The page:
This gene is PCSK9, which is responsible for raising the bad kind of cholesterol, i.e., LDL (low-density lipoprotein) cholesterol. The treatment used a novel and more precise form of CRISPR called base editing to inactivate PCSK9.

In this experiment, the idea was to block this PCSK9 gene by carrying the lipid nanoparticles directly to the liver through the blood. When they enter liver cells and open up to reveal two molecules, one directs the DNA to make a gene editing tool while the other one is a guide that takes this tool to the PCSK9 gene that requires editing.

Seen by many as “almost like science fiction,” the single cholesterol-lowering treatment turns off the PCSK9 gene for lifelong protection from heart disease. According to Verve, this is the “first-ever evidence” of rewriting a single DNA letter in the human liver and having a clinical effect.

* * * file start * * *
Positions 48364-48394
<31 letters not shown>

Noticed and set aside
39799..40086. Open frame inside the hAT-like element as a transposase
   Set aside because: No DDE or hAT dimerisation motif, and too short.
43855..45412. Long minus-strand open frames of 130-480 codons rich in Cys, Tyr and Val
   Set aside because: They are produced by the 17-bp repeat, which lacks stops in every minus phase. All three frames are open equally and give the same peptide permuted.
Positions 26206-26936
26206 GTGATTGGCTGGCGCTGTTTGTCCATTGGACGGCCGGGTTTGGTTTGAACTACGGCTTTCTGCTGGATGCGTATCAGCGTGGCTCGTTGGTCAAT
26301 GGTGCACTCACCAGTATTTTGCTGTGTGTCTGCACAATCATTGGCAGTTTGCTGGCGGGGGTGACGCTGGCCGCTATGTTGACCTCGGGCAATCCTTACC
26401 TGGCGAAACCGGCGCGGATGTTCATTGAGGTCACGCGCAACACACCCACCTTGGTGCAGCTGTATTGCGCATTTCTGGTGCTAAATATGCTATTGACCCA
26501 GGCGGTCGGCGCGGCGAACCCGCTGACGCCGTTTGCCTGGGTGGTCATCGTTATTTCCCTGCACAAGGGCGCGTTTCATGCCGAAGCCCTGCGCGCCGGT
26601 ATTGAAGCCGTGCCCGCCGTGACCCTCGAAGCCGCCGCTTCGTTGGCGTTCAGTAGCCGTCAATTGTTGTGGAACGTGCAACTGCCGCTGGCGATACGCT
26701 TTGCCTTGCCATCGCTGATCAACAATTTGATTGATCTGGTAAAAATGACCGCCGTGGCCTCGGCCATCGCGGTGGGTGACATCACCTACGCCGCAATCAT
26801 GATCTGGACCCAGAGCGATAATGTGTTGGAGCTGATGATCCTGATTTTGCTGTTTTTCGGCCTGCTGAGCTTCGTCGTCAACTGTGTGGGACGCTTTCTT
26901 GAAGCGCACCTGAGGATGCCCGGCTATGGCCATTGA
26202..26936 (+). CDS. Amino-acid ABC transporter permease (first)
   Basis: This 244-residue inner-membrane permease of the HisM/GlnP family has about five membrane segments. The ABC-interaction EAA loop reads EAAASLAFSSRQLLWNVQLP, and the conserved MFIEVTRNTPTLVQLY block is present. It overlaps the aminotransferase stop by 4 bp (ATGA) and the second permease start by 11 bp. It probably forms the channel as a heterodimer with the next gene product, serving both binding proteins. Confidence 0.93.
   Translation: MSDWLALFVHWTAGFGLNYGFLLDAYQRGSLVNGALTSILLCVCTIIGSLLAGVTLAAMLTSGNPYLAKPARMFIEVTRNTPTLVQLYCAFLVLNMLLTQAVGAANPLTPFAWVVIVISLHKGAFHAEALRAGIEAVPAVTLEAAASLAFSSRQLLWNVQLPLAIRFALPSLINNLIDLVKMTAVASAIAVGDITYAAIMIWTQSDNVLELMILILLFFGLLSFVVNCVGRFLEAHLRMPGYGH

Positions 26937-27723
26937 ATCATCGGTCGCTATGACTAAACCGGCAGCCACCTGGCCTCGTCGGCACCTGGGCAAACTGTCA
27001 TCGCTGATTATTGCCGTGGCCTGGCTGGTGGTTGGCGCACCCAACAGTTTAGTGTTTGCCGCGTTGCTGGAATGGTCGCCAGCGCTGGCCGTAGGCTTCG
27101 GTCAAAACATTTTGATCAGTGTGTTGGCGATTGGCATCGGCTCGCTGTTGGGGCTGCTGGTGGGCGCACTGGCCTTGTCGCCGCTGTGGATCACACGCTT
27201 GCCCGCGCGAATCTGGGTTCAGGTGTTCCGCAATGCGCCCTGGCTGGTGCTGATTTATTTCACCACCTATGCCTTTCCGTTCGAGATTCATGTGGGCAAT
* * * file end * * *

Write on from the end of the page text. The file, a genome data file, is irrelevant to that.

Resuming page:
“It is a breakthrough to have shown in humans that in vivo base editing works efficiently in the liver.”

– Gerald Schwank, a gene editing researcher at the University of Zurich (not involved in the clinical trial)

Under the small trial, patients didn't receive the same dose, rather of varying levels. Those who received lower doses didn't see much results. However, three patients who received the highest doses had their LDL levels drop significantly. The highest dose saw a reduction of 55%, and the next-highest dose had a 39% and 48% reduction.

“This is a strategy that could be revolutionary. But we have to make sure it's safe.”

– Karol Watson, a cardiologist at UCLA